I had an interesting question from a coworker today that I thought would make a great blog. Here's the scenario...
My coworker was using WebMatrix to create a website, although he could have been using Visual Studio and he would have run into the same problem. The problem he was seeing was that his application required HTTPS, but he was greeted with the following error message every time that he used Internet Explorer to browse to his development website at https://localhost:44300/:
When he clicked the link to Continue to this website, he could click on Certificate error in the address bar, which would inform him that the website was using an Untrusted certificate:
If he clicked View certificates, the Certificate dialog box informed him that the CA Root certificate was not trusted:
Since my coworker was using WebMatrix with IIS Express, which is the default development web server for WebMatrix and Visual Studio, all HTTPS communication was using the self-signed certificate from IIS Express. Since that certificate is self-signed, it is not trusted as if it was issued from a "Trusted Root Certification Authority," and therefore Internet Explorer (or any other security-conscious web browser) was doing the right thing by warning the end-user that they were using an untrusted certificate for HTTPS.
If you were seeing this error when browsing to an Internet website, this would be "A Very Bad Thing™", because you might be sending your confidential information to an untrusted website.
Fortunately this situation can be easily rectified, and there are two different approaches that you can use, and I will discuss both in the subsequent sections.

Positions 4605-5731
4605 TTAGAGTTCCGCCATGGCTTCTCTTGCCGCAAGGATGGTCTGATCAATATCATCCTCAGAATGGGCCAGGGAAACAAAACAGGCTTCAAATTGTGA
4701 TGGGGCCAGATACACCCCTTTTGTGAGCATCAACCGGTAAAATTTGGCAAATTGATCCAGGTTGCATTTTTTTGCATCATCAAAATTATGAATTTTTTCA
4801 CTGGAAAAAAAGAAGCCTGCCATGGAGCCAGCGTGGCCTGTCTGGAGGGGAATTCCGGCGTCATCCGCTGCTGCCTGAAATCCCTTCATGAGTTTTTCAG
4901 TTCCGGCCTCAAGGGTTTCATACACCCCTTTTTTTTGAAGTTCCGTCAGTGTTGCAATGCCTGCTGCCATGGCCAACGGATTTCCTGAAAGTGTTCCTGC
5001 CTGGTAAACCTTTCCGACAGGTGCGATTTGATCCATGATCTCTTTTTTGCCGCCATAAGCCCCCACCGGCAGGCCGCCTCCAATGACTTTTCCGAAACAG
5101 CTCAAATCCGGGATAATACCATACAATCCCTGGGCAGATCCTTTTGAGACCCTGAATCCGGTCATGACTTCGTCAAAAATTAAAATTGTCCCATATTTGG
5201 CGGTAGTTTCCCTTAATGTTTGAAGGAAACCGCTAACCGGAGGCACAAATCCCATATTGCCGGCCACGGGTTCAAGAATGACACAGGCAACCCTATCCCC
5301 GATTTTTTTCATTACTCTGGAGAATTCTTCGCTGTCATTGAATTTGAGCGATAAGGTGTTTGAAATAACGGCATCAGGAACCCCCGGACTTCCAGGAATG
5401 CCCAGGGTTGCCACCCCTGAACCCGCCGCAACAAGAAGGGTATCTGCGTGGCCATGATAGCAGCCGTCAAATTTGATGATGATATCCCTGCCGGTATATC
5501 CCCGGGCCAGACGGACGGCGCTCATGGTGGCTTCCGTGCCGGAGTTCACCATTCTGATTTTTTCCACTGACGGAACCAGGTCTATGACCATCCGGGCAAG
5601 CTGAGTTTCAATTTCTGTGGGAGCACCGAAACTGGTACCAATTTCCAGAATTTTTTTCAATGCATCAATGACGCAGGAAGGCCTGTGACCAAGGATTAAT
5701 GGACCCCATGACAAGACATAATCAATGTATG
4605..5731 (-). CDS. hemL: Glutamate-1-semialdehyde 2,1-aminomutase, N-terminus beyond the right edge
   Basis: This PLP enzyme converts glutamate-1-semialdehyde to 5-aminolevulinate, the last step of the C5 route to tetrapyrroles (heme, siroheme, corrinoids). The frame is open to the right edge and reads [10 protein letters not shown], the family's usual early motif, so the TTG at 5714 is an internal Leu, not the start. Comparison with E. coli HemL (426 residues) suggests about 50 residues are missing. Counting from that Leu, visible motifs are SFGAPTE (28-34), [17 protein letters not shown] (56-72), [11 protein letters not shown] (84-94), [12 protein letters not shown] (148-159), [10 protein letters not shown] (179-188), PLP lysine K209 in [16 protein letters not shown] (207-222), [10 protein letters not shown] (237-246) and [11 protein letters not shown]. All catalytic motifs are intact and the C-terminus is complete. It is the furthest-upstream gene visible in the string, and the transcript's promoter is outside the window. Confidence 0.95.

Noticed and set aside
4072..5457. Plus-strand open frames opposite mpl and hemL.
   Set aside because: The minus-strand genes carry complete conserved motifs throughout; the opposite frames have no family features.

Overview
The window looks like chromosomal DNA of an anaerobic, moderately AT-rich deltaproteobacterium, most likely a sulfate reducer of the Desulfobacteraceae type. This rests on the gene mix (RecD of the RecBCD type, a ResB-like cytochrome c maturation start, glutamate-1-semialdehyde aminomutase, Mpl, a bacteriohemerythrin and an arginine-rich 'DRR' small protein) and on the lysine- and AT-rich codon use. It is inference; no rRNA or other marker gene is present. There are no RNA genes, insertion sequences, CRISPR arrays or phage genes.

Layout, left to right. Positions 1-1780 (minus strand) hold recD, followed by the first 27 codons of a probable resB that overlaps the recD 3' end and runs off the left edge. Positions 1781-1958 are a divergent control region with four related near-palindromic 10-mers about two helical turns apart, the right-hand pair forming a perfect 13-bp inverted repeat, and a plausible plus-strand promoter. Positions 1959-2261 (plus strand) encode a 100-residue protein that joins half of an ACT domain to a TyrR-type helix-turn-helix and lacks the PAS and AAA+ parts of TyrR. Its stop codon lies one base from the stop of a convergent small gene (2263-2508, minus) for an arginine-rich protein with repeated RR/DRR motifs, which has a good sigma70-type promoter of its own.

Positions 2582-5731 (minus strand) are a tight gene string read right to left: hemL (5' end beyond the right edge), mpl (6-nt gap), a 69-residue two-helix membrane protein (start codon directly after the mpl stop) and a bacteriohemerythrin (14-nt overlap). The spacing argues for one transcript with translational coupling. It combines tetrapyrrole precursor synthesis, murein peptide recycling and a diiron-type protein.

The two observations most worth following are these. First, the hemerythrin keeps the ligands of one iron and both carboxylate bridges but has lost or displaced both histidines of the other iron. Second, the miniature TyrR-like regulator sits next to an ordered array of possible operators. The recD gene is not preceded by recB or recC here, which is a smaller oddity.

Resolution Number #1 - Configure your personal account to trust the IIS Express Certificate
The easiest solution is to configure your user account to trust the self-signed certificate as though it were issued by a trusted root certificate authority. To do so, use the following steps:
- Browse to https://localhost:44300/ (or whatever port IIS Express is using) using Internet Explorer and click Continue to this website:
- Click on Certificate error in the address bar, and then click View certificates:
- When the Certificate dialog box is displayed, click Install Certificate:
- When the Certificate Import Wizard is displayed, click Next:
- Click Place all certificates in the following store, and then click Browse:
- When the Select Certificate Store dialog box is displayed, click Trusted Root Certification Authorities, and then click OK:
- On the Certificate Import Wizard, click Next:
- When the Completing the Certificate Import Wizard page is displayed in the wizard, click Finish:
- When the Security Warning dialog box is displayed, click Yes to trust the certificate:
- Click OK when the Certificate Import Wizard informs you that the import was successful:
Resolution Number #2 - Configure your computer to trust the IIS Express Certificate
A more-detailed approach is to configure your computer system to trust the IIS Express certificate, and you might want to do this if your computer is shared by several developers who log in with their individual accounts. To configure your computer to trust the IIS Express certificate, use the following steps:
- Open a blank Microsoft Management Console by clicking Start, then Run, entering "mmc" and clicking OK: